Sponsored by: Archaeological Institute of America
Once thought to have emerged in a sudden, “Big Bang” moment of cultural evolution, the origins of symbolic material culture are now understood to be complex and mosaic, emerging and intensifying under specific conditions and various moments over our species’ long evolutionary history. One of these moments of intensified artistic production is the Aurignacian period of Palaeolithic France, as early Homo sapiens populations established themselves on the landscape, eventually to the demise of our Neanderthal cousins. Touching on major debates in prehistory, such as the capacity of Neanderthals to make art and the role of art in the success of our species, this lecture focuses on the economic advantages of symbolic material production. This lecture leverages evidence from recent, cutting-edge research in geochemical and morphometric analysis of mammoth-ivory ornaments, arguing that the emergence of specialist producers and expansion of long-distance trade networks gave our early Homo sapiens explorers a distinct advantage in establishing a foothold in the Pleistocene landscapes of Europe.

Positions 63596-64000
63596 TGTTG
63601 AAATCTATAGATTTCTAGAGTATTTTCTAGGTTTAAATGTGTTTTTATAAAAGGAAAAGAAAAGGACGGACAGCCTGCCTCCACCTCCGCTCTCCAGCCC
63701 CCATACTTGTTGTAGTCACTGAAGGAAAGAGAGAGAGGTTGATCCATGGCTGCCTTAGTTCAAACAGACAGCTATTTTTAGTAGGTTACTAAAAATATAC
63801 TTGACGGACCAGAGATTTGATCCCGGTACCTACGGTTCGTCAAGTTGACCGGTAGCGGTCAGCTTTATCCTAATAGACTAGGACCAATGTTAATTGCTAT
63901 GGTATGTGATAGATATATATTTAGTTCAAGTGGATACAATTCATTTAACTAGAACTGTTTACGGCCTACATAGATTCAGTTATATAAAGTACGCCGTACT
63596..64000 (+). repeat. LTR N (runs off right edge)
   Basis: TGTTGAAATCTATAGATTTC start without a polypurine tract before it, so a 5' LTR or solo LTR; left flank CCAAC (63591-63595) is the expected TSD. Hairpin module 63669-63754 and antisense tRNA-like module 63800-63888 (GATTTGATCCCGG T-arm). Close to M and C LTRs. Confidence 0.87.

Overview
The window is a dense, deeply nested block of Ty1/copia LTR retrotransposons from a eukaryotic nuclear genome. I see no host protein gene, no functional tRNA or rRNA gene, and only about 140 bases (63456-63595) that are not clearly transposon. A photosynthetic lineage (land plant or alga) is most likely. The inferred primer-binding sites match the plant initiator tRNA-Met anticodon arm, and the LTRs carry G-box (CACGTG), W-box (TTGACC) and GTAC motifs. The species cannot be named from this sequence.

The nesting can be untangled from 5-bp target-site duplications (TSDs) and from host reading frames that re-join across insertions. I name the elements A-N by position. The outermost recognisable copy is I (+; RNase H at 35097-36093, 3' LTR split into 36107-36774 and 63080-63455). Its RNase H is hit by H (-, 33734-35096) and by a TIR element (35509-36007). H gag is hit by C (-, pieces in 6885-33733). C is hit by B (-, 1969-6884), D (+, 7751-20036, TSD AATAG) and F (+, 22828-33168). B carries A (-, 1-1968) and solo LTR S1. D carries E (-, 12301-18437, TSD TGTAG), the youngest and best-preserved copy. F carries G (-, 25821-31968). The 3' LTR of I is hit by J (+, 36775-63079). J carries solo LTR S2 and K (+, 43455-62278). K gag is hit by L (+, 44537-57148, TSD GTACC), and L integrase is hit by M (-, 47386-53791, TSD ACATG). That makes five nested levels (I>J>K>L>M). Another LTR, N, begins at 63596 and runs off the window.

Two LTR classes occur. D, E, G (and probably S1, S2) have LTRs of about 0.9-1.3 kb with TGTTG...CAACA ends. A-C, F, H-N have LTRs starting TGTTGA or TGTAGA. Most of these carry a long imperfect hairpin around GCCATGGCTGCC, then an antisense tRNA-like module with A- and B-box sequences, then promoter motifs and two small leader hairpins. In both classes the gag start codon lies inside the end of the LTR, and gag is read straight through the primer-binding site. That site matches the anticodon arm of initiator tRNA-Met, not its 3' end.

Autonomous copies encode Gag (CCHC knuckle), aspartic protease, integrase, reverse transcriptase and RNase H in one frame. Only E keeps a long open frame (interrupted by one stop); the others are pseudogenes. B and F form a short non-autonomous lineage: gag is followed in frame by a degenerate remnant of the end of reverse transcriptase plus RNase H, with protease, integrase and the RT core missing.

Short bibliography and/or website on lecture topic:
Heckel, C. 2018. Reconsidering production organization in the Early Upper Paleolithic: the case for specialized production of Aurignacian beads. Quaternary International 491: 11-20.
Heckel, C. 2016. Digital morphometric analysis of Upper Paleolithic beads: assessing artifact variability with user-friendly freeware. Journal of Archaeological Science: Reports 10: 893-902.
Reiche, I., Heckel, C., Müller, K., White, R., Conard, N., Normand, C., Jöris, O., Matthies, T. 2018. Combined non-invasive PIXE/PIGE analyses of mammoth ivory from Aurignacian archaeological sites. Angewandte Chemie International Edition 57(25): 7428-7432.